Assessment task 1: Assessment Task 1 (individual) – Embodiment and Learning in Music.
b and e
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Assessment task 2: Assessment Task 2 (group) – Integrated artistic work.
a, c, d and e
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Attendance at all workshops is essential in this subject as learning, knowledge and development of skills is body-based, involves collaborative composition and discussion, and there is no substitute for these activities. A maximum of one workshop only can be missed, and students should advise the tutor in a timely manner if they are unable to attend. If a student misses more than one workshops, the individual component of Task 2 will not be assessed (UTS Rule 3.8). Both assessment tasks must be passed in order to fulfil all criteria to pass this subject.
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Carline, S. (2011). Lesson plans for creative dance: Connecting with literature, arts, and music. Champaign, IL: Human Kinetics.
Chaganti, S. (2018). Strange footing: Poetic form and dance in the late middle ages. Chicago; London: The University of Chicago Press.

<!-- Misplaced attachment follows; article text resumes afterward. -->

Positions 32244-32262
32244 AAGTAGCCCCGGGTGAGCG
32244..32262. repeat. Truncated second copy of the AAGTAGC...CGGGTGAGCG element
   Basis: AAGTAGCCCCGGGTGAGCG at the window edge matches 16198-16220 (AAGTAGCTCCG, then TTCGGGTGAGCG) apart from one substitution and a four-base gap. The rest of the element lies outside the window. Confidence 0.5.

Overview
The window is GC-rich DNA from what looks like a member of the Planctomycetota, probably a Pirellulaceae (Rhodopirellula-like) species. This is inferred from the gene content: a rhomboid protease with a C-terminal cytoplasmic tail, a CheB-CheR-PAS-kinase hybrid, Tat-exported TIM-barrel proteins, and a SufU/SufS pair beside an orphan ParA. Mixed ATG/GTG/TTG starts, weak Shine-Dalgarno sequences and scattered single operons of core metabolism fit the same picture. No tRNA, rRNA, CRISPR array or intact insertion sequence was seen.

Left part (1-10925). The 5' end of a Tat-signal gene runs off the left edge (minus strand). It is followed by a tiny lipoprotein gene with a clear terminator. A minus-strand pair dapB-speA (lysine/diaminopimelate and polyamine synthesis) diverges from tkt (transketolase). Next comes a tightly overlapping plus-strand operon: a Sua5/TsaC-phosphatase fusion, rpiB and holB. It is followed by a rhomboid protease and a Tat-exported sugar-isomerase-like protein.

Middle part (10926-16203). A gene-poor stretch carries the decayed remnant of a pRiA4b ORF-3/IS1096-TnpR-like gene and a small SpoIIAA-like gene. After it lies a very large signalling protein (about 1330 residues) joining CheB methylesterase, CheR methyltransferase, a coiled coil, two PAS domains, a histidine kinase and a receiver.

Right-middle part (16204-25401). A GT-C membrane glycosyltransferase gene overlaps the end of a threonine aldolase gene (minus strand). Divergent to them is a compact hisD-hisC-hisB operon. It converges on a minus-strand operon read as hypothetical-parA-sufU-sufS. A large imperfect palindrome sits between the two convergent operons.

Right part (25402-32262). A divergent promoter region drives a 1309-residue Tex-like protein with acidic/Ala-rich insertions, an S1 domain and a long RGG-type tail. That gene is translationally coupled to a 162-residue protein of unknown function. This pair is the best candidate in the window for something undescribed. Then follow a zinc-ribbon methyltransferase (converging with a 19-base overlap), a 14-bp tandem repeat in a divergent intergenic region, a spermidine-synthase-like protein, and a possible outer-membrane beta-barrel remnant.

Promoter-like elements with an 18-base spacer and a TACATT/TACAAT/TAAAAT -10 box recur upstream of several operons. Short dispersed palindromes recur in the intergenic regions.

Corness, G. (2008). The musical experience through the lens of embodiment. Leonardo Music Journal, 18, 21-24.
De Jaegher, H., & Di Paolo, E. (2007). Participatory sense-making. Phenomenology and the Cognitive Sciences, 6(4), 485-507. doi:10.1007/s11097-007-9076-9
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Falin, J. R. (2015). Using music to enhance student learning: A practical guide for elementary classroom teachers. New York NY: Routledge.
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Hermans, C., & Bremmer, M. (2015). Embodiment in arts education teaching and learning with the body in the arts. Paper presented at the Embodiment in Arts Education, Amsterdam University of the Arts. https://www.conservatoriumvanamsterdam.nl/fileadmin/download/conservatorium/lectoraat_Muziek/Embodiment/embodiment_in_arts_education.pdf
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Phillips-Silver, J. (2009). On the meaning of movement in music, development and the brain. Contemporary Music Review, 28(3), 293-314. doi:10.1080/07494460903404394
Phillips-Silver, J., & Trainor, L. J. (2007). Hearing what the body feels: Auditory encoding of rhythmic movement. Cognition, 105(3), 533-546. doi:10.1016/j.cognition.2006.11.006
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Schiavio, A., & Høffding, S. (2015). Playing together without communicating? A pre-reflective and enactive account of joint musical performance. Musicae Scientiae, 19(4), 366-388. doi:10.1177/1029864915593333
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Walton, A. E., Washburn, A., Richardson, M. J., & Chemero, A. (2018). Empathy and groove in musical movement. Paper presented at the UC Irvine: A Body of Knowledge Conference 2016, UC Irvine. https://escholarship.org/uc/item/30h4m2mp